A Green Heads Up for Redhook Brewery

Deconstructed by Mike Bizier and Mike Bellamente / June, 2017

Redhook Brewery in Portsmouth, New Hampshire, is a popular Seacoast destination. Of course their wide array of tasty suds is a draw, but look beyond the tap, and you’ll find many more reasons to admire Redhook.

The brewery’s effort to reduce its environmental impact is well known. But in addition, Redhook is actually a founding partner of the Craft Brew Alliance (CBA), comprised of eight companies all committed to sustainability. CBA began in 2008 as a merger between Seattle-based Redhook Brewery and Widmer Brothers Brewing of Portland, Oregon, and now includes two more Portland establishments, Omission Beer and Square Mile Cider, plus Hawaii’s Kona Brewing Company, the official beer of the Chive.com, as well as partners Appalachian Mountain Brewery of North Carolina and Nantucket’s Cisco Brewers.

In 2013, CBA released their first annual sustainability report outlining the environmental goals and achievements of the organization. “For a long time we have had this commitment and we have been taking action toward reducing our carbon footprint, but we haven’t necessarily been sharing our goals and progress publicly,” says CBA’s sustainability manager Julia Person. “Now we’re starting to see companies release sustainability reports and talking about their efforts, and I think if this continues to happen, it will push more and more companies to do the same.”

By embracing a completely transparent approach to sustainability, CBA has not only witnessed results company-wide , but has also seen tremendous leadership coming from the Redhook Brewery in Portsmouth. Among the brewery’s environmental successes is how Redhook reduced their greenhouse gas emissions significantly in 2015 by purchasing Renewable Energy Certificates (RECs), sourced from wind power, to meet 100 percent of the brewery’s electricity load. This earned Redhook recognition as an EPA Green Power Partner and acceptance into the Green Power Leadership Club.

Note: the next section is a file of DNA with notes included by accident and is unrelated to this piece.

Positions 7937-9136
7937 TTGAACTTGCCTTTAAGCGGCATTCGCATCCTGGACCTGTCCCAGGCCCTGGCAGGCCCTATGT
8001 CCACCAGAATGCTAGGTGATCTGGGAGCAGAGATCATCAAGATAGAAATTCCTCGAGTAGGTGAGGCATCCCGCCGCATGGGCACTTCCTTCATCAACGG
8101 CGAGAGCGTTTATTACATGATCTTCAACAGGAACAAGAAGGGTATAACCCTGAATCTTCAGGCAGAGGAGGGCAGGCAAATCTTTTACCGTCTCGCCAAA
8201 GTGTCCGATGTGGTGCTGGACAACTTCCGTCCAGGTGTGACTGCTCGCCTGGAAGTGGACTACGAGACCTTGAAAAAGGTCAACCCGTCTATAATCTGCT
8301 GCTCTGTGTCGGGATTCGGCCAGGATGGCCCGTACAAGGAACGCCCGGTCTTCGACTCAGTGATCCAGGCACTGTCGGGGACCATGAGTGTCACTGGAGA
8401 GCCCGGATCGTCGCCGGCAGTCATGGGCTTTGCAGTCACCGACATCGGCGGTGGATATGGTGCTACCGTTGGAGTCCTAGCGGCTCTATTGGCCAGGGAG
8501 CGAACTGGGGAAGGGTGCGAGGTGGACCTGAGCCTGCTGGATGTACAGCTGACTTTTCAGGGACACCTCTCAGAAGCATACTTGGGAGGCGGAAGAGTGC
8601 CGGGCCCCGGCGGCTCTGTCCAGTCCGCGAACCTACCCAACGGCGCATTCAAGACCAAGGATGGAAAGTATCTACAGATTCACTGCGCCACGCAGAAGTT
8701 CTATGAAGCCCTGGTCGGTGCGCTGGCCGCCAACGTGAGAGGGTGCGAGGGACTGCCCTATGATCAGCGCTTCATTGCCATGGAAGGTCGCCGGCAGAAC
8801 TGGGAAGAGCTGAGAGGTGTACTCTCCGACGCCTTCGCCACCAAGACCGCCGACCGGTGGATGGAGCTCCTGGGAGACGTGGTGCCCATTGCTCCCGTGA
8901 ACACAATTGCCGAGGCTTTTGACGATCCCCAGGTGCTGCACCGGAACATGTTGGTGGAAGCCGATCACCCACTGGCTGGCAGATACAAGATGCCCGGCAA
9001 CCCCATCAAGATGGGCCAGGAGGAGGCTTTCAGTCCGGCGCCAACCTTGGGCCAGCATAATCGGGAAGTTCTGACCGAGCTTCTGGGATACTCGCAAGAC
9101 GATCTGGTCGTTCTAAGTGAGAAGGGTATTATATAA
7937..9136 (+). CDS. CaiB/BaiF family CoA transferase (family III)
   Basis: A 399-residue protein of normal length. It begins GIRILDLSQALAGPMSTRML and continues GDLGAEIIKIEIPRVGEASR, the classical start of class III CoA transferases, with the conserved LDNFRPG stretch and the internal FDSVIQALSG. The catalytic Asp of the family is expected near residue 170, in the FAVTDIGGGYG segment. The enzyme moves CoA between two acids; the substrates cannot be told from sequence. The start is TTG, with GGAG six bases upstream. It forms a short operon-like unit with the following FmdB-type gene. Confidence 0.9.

The commitment to reduce greenhouse gas emissions is also reflected in Redhook’s support as signatory of Boston-based A Green Thumbs up for Redhook Brewery nonprofit Ceres’ Brewery Climate Declaration, a coalition of like-minded breweries engaged in actively addressing climate change. Beyond their climate commitments, the Redhook Cataqua Pub is two-star certified by the Green Restaurant Association for the environmentally conscious design decisions utilized throughout the restaurant. In order to achieve this designation, Redhook has committed to purchasing high recycled content, compostable containers, and 100-percent postconsumer waste paper that is Forest Stewardship Council certified.

Employee engagement is another way that Redhook drives results for sustainability initiatives, with pub employee education on green restaurant initiatives. “It really helps everyone feel a sense of ownership for our brewery’s environmental efforts,” says Tietjen Hynes, operations project engineer at the brewery. “Instead of just having a top-level commitment from headquarters, we all have the ability to engage as agents of change in reducing our operational impact.”

As a Business Partner with the Green Alliance, a network of local, sustainable businesses and consumer members across New England, Redhook’s Portsmouth location celebrated Earth Day 2015 by holding a cleanup of Pease International Tradeport to support the Hodgson Brook Watershed, the grounds on which the brewery is located. The cleanup was followed by a Party for the Planet, cosponsored by the Green Alliance in conjunction with Ben Cohen’s Stamp Stampede. Attendees enjoyed a specialty Earth Day IPA and received a raffle ticket for every grocery bag of trash returned.

For Earth Day 2016, the brewery celebrated Redhook’s company-wide Paper Cuts initiative, which aims to save one-third of paper used, by planting a tree in the community for each tree saved and by creating a community rain garden at Pease Tradeport.

Aside from all the feel-good aspects of the brewery’s environmental actions, there are pure economic reasons for going green, including savings of nearly $300,000 in 2014 through company-wide sustainability efforts. “Our company is demonstrating that sustainability is not just good for the planet and for the community, but it’s also good for our business,” Person says.

Redhook Brewery, redhook.com
Craft Brew Alliance, craftbrew.com
Green Alliance, greenalliance.biz